Nothing in my day has gone according to plan and I confess, the frustration that was a mere simmer eight hours ago has steadily turned up higher and higher. I’m asking King Jesus to put a burning coal in my mouth, to rend me silent in my own defense, in my own will and preferences, to be sent and to go where He leads, pressed up against those “one anothers” with whom I will eternally worship our King.


In the morning, when the sky is still blushed pink and the babes have just scattered to their lives, I sit in the corner chair and read, drink my coffee slowly and breathe. All of this month it has been the book of Isaiah and I can’t stop the tears when they come. The promise is overwhelming and I wonder what it was like to be the people who dwelt in darkness, deep darkness, waiting for their light to come.

You and I know what it is to long for, to wait, but I wonder whether we have ever felt the heaviness, the belly of anticipation, like Jonah who could not know whether he would be there for three days or three years.

I am gauging out a timeline for something and I can only promise one year, maybe two, but the truth is, I can’t see further ahead than one day, maybe two. Was this how Jonah felt while stomach acids corroded his hope? Making plans and feeling eaten away at all at the same time?

He must increase, I must decrease.

I wonder sometimes whether we who understand the decrease, also understand that God is not against blessing us with every good thing under heaven?

Did his people understand this when Isaiah spoke? This is not it, he says over and over, there is more to come. I would have grumbled and shown him the timeline of my life, of my father’s life, and of his father’s. “What is the more?” I would have asked, and I do, every day.

. . .

Two weeks ago I stand by the synagogue where Jesus read from Isaiah, rolled the scroll, and said, “Today this has been fulfilled in your presence.” I think to myself, “I did not live in that today, but I live in this today and it has still been fulfilled in my presence.”

This Advent I am full of today. The punctual rising and intermittent falling, the motions and the movements. Today is what I have right now, I cannot hold tomorrow, I can barely see into tomorrow, and I cannot gather enough of anything to sustain tomorrow. I have this. Today he has fulfilled his word in my presence—and that miracle itself is enough and does sustain and will fill.

I’ve been in Israel for the past ten days with hardly even a moment to jot down notes about my time there. In the meantime, all sorts of people were publishing words and phrases I put together anyway. The show runs fine without me. What a relief, right?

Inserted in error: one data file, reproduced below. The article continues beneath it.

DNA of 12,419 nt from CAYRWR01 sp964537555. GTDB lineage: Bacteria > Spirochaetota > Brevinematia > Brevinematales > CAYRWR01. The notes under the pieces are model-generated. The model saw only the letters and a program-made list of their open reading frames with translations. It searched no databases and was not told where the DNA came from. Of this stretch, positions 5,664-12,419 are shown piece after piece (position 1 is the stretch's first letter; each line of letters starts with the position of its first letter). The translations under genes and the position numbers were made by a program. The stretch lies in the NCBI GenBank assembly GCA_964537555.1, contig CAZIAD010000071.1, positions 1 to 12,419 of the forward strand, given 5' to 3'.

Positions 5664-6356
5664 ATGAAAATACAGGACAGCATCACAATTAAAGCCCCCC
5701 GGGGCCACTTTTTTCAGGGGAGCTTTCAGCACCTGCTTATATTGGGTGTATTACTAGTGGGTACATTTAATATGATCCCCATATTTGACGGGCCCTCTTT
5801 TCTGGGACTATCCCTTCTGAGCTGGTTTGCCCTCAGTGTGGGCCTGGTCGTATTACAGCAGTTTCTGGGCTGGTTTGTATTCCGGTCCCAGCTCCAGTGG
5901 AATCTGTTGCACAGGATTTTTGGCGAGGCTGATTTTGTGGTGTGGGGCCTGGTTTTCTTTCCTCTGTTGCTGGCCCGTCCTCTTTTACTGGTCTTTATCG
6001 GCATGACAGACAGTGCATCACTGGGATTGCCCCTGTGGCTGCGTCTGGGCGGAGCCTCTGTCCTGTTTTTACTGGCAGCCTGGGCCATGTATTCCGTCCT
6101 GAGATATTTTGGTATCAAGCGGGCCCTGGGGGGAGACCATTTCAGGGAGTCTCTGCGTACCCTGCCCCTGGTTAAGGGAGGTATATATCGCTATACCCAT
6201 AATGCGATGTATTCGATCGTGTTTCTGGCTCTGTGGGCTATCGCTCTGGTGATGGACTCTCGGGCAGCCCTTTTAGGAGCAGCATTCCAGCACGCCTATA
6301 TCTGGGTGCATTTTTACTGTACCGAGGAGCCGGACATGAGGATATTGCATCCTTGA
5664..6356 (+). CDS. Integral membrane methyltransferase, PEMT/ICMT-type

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If you’re a Christianity Today subscriber, you can read my short piece from the magazine online:

For most of us today, the endgame is simply to survive. Survive the family dynamics, the financial constraints, the season, and then sweep up the wads of wrapping paper, tear down the tree, and sit down with a glass of wine and declare Christmas “Finished!”

I was interviewed by the Council of Biblical Manhood and Womanhood on singleness in the church:

It isn’t that he’s given the gift of marriage to others, and I’m the giftless kid in the corner. Today my gift is singleness. There’s a rhetoric in Church culture that assumes every single is waiting to be married, which may be true in some respects, but it doesn’t help us to treasure these days as the gift they are. In order for us to know these days are a gift, though, we have to see singles being utilized as they are, not waiting for a future version of them to materialize through marriage.

The Gospel Coalition reprinted this on ways to encourage your pastors (and families):

Not only will you never hear me say anything bad about one of my pastors (a single honor), I labor to speak well of them and to them every chance I get (a double honor). I want them to know I appreciate their investment in me, our church, the Word, and gospel initiatives.

. . .

Hope something from one of them encourages you. After this week I plan to land at home for the foreseeable future (this fall has had me gone more than I’ve been home), and hopefully that means I’ll be writing with more regularity (or at least better quality…).


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So much of faith, for me, has been finding it again. Some have been given the gift of simple faith, easy, a natural bow into belief. That is not my story, nor my portion. All my faith has been wrestled for, won, lost, contended for, gained, slipped away, and shattered—again and again. Whenever I think I have found it, I find (most times) what I’ve found is myself and sometimes I am the greatest enemy of my faith.

I am not a fitful sleeper—sleep comes quickly to me and stays deep until morning most nights. But I slept fitfully last night, waking every hour. I was hot. I was cold. I was tense. I was afraid. I was contending.